As someone who fosters two political ideologies that sometimes conflict, my take on abortion may seem slightly unusual. Add to that the fact that I am a professing Christian, and one who understands unique health situations and believes in an empathic God — and my views may be seen as even more irregular. However, I aim to show readers that the topic of abortion need not be an epic fight pinning individual choice against life — that there are indeed grey areas and exceptions to hard and fast political “rules.”
About: Ingrid Martinique
Ingrid Martinique is a published poet, author, and journalist, and served as a head editor of the newspaper The Voice in Bloomsburg for several years before returning to Scranton.
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Michael Kacer is a 31-year-old veteran hailing from Throop. He joined the Pennsylvania Army National Guard on February 3, 1999, at the age of 17, and served for over 11 years until turning 28. Completing basic training at Fort Benning in Georgia, he was then assigned to his home station in New Milford, Pennsylvania.
Recently, Costa Drugs, the family-run business that has been a staple of the Scranton community for nearly one hundred years, was forced to close the doors of both of its sites permanently. The Independent Gazette visited their main location on the evening of their last night open, and were surprised that longtime customers continued to stop in, and that the Costa family, albeit with heavy hearts, kept filling prescriptions and giving advice, as if it were business as usual, right down to the last second.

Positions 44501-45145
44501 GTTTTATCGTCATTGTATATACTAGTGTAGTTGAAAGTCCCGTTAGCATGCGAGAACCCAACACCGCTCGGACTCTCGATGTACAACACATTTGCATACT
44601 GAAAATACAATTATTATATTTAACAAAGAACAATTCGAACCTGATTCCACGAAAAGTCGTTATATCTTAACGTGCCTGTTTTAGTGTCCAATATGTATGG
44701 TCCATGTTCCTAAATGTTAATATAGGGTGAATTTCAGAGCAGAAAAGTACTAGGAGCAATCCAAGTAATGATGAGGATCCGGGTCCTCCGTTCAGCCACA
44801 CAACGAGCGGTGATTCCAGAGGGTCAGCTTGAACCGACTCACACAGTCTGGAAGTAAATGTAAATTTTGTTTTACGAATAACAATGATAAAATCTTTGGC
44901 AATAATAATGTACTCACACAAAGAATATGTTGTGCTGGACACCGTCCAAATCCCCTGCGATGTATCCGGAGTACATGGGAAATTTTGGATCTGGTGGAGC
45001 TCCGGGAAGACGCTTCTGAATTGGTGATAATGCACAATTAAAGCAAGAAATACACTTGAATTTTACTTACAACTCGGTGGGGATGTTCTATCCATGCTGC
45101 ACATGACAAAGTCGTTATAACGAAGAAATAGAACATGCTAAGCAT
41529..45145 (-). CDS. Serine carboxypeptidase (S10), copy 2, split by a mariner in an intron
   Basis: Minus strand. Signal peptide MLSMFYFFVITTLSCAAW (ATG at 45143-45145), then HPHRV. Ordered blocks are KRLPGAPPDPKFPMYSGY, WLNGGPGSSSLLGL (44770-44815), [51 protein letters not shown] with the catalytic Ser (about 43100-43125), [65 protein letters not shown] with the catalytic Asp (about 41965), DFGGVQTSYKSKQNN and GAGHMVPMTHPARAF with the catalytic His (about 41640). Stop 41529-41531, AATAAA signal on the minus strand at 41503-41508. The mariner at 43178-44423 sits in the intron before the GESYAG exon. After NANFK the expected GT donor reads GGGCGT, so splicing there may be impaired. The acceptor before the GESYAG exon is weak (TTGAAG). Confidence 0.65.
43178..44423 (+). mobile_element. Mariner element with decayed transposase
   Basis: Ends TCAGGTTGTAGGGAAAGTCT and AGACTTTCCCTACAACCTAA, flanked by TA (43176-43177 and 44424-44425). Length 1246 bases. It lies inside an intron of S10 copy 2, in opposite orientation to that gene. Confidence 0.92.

As of late, I have truly come to realize that the majority of people, regardless of affiliated party, truly believe humans to be inherently good. This observation bolsters my faith in humanity. Further boosting my view of humankind is our intrinsic drive to donate to and volunteer for those in need.
This month’s topic: Why open-minded, non-partisan nomination of candidates and voting is essential to picking a truly solid, non-corrupt government. It is the time for local elections again, hence our Special Election Edition, so I thought I would share my views on electing and voting.
I walked slowly towards the simple door of an unassuming, yet historically detailed, beautiful building covered in ivy. Gathering my typical newspaper gear—notebook, pen, press pass, and camera—I brushed a hand down to quickly smooth my standard go-to outfit for interviews: black pants and a black sweater. My pamphlet of information detailing this modest charity, on which I was about to write a small article, was as straightforward as my outfit and reporter’s tools. Like most charities, this one seemed full of the usual, albeit wonderful, list of good deeds accomplished, complete with a meaningful, compassionate slogan, reading “We are Friends to the Broken-Hearted.”
Having recently returned home from a two-week stint in the hospital, which included a major intestinal surgery (this being my fifteenth such surgery), I have decided to rev everyone up and discuss my perhaps unpopular stance on, and questions about, current health care in the US.
On Friday the 2nd of August, Lackawanna County’s Executive Committee of the Republican Party officially elected Attorney Jim Mulligan as the new Republican mayoral candidate of Scranton.
Although Vietnam combat veteran Tom Ryan only started Vetstock last year, it has already grown into a charity event of great proportions. The website describes it as a “round-the-clock patriotic party and fundraiser,” and after speaking with Ryan, it becomes clear that the depiction rings true.
The newly elected Government Study Commission comprised of Robert Weber, Mary Jo Sheridan, Marilyn Ruane, Chuck Volpe, David Wenzel, Jerry Notarianni, and Michael Giannetta conducted their first meeting at the Loyola Science Center on the campus of the University of Scranton, on Thursday, June 27.
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